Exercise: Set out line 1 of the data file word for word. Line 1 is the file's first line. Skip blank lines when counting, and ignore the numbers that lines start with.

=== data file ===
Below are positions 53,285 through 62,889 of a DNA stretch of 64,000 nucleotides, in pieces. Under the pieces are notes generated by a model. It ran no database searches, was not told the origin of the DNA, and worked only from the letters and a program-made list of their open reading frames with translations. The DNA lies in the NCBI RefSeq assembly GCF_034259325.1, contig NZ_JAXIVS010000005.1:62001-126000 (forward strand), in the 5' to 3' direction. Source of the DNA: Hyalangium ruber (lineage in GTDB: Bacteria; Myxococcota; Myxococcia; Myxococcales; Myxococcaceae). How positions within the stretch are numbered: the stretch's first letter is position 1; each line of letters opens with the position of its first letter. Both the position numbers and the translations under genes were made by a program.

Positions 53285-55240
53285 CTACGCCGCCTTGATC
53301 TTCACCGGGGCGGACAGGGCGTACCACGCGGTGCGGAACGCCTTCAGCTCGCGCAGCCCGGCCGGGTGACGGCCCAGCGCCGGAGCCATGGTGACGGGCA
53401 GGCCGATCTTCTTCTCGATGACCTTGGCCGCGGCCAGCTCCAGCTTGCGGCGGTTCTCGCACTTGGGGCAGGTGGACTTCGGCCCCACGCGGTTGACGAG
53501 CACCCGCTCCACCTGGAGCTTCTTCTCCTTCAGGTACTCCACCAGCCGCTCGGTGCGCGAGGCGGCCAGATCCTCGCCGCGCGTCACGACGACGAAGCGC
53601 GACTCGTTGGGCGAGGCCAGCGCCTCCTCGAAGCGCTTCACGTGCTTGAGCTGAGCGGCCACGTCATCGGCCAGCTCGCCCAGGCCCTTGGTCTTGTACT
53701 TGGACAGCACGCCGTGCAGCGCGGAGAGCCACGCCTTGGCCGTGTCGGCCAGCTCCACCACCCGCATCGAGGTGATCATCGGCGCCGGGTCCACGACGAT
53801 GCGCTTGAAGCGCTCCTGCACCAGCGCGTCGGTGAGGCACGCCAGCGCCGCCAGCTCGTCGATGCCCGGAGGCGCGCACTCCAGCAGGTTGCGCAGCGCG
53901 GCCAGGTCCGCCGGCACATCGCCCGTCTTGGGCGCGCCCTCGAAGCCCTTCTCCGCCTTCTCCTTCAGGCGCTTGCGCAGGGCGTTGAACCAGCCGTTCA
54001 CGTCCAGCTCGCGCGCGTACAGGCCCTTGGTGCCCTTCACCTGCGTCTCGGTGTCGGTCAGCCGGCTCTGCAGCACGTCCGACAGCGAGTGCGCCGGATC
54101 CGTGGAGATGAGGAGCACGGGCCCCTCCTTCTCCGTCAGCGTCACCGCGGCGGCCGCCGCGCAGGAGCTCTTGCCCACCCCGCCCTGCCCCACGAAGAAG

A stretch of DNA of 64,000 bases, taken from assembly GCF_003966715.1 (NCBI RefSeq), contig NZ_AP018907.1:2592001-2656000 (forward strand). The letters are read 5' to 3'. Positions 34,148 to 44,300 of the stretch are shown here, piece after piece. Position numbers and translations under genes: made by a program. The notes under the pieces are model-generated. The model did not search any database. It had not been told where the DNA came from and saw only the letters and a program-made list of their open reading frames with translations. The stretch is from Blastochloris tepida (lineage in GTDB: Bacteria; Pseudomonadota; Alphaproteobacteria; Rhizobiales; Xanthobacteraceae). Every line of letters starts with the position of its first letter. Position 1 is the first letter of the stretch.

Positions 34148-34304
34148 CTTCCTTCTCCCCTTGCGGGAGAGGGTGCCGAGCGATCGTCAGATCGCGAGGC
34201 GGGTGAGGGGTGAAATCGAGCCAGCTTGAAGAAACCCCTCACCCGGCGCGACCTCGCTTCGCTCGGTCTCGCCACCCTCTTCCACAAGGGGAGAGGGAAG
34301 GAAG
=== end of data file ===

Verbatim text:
Below are positions 53,285 through 62,889 of a DNA stretch of 64,000 nucleotides, in pieces. Under the pieces are notes generated by a model. It ran no database searches, was not told the origin of the DNA, and worked only from the letters and a program-made list of their open reading frames with translations. The DNA lies in the NCBI RefSeq assembly GCF_034259325.1, contig NZ_JAXIVS010000005.1:62001-126000 (forward strand), in the 5' to 3' direction. Source of the DNA: Hyalangium ruber (lineage in GTDB: Bacteria; Myxococcota; Myxococcia; Myxococcales; Myxococcaceae). How positions within the stretch are numbered: the stretch's first letter is position 1; each line of letters opens with the position of its first letter. Both the position numbers and the translations under genes were made by a program.